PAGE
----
Well, first off, they're pretty delicious in a familiar but very different way to their lily cousins. Nary a combination of garlic, scallion, and leek could ever quite match the wild musk that fills your head when you chomp down on a ramp. If the onion family were a line of colognes, then the ramp would be Sex Panther by Odeon. Or maybe even BK Flame. Needless to say, pretty powerful stuff.
But that's not all.
Above baby ramps, wafting their musky scent up through the early spring earth.
Ramps have cleverly made themselves scarce, thereby increasing demand. They have a very short season (only about six weeks in the spring) and they have the reputation for being uncultivable. The limited season situation is true, and seemingly unavoidable. But the theory of cultivability is a nasty rumor spread, no doubt, by those who could benefit from ramp scarcity: money-hungry farmers.
I can't get too upset at farmers and foragers for wanting to, well, ramp up their prices, but I'm here to tell you that it doesn't have to be this way. You, too, can grow your own ramps. All you'll need are some ramps to get started with, and a sugar maple or oak tree close to a wet, swampy area in the Eastern United States. Not too much to ask, really.
Ramps reproduce two ways, lucky bastards. They flower and go to seed, like most plants. Those seeds then drop and make new plants. But you'll have lots of trouble finding ramps seeds to plant. Ramps also reproduce by way of bulb offsets. This is the key to your future ramp garden. When you buy ramps at the farmers' market, make sure they come with the roots attached.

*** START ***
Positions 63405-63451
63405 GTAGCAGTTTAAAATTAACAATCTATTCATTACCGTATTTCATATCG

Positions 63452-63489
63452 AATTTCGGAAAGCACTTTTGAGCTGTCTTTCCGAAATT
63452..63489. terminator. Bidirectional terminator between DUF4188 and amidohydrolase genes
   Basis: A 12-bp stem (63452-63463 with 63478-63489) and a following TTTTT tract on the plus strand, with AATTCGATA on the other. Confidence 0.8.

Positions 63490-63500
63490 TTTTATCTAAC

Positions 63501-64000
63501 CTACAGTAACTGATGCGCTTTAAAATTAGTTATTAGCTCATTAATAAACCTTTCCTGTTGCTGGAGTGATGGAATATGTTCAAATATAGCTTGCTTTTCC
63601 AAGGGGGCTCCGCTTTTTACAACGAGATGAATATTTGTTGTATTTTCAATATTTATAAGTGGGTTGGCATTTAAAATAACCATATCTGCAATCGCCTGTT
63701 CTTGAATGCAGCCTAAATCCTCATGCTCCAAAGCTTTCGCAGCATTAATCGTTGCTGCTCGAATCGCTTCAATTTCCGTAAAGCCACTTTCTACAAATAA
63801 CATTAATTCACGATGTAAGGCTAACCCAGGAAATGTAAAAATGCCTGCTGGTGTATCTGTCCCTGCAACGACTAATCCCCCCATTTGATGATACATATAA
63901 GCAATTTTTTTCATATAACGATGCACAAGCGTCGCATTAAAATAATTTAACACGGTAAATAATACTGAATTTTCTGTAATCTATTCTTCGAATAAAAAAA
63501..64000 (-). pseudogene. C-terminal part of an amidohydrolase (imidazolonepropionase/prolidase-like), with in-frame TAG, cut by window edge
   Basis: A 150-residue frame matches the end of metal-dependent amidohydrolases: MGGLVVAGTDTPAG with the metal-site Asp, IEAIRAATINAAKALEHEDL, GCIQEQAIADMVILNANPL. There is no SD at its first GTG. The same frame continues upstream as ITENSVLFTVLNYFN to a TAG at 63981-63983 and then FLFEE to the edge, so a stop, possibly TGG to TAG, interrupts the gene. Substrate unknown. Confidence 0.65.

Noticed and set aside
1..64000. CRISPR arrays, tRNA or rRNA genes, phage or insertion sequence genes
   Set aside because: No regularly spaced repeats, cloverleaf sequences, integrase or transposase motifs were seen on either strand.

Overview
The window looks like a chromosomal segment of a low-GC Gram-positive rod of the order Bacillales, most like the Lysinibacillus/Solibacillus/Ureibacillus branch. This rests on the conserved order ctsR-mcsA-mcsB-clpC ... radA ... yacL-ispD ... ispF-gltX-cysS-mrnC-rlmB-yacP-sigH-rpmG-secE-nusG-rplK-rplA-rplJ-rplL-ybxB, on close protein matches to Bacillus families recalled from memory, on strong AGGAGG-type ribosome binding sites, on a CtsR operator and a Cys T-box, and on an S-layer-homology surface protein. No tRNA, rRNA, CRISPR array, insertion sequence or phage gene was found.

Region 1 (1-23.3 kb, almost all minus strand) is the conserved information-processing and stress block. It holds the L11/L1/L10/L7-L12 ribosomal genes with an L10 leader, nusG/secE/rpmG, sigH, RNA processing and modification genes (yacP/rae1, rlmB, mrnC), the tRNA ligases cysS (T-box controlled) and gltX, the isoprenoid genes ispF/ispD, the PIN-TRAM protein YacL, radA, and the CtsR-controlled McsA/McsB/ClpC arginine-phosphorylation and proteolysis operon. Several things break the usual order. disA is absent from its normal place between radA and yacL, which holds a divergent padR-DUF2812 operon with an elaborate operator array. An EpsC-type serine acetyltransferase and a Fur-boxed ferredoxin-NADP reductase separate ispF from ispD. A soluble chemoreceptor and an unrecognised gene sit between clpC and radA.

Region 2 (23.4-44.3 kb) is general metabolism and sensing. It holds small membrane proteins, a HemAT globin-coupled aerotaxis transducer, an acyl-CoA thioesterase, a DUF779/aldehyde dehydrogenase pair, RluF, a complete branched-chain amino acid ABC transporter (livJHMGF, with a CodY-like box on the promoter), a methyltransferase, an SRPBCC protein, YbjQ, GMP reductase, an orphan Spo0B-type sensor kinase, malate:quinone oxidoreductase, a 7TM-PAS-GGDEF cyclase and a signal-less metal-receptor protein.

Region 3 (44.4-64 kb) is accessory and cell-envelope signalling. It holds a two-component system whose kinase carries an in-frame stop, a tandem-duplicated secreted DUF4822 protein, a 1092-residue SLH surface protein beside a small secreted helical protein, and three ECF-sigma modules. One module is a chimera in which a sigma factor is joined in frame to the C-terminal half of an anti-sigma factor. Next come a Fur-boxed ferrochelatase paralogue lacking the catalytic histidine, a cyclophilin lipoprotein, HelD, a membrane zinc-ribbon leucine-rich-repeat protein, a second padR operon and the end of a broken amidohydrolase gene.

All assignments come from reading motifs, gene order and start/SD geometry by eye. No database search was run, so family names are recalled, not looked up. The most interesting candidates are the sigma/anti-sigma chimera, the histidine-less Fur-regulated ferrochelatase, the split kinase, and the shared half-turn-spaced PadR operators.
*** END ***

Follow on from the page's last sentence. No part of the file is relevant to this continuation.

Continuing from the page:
Before you cook with the ramps you've procured, remove the bottom 1/2-inch of bulb, keeping the roots attached. Store them, over night, covered by room temperature water. The next day, plant them in the damp soil around your eastern oak or maple and then forget about them for a year.
Or, spend the next eleven months dreaming about the ramps and their sacred scent of desire, like I do.
I planted six ramp bulbs two years ago. Last year six ramps popped up in early April. I ate them, leaving the bulbs in the ground. This year, I've found eleven so far. With any luck, I'll have twenty by next year. Now, you can do it too, tiger.
The swampy spring soil helps them reproduce, like gremlins, but stinkier in a good way.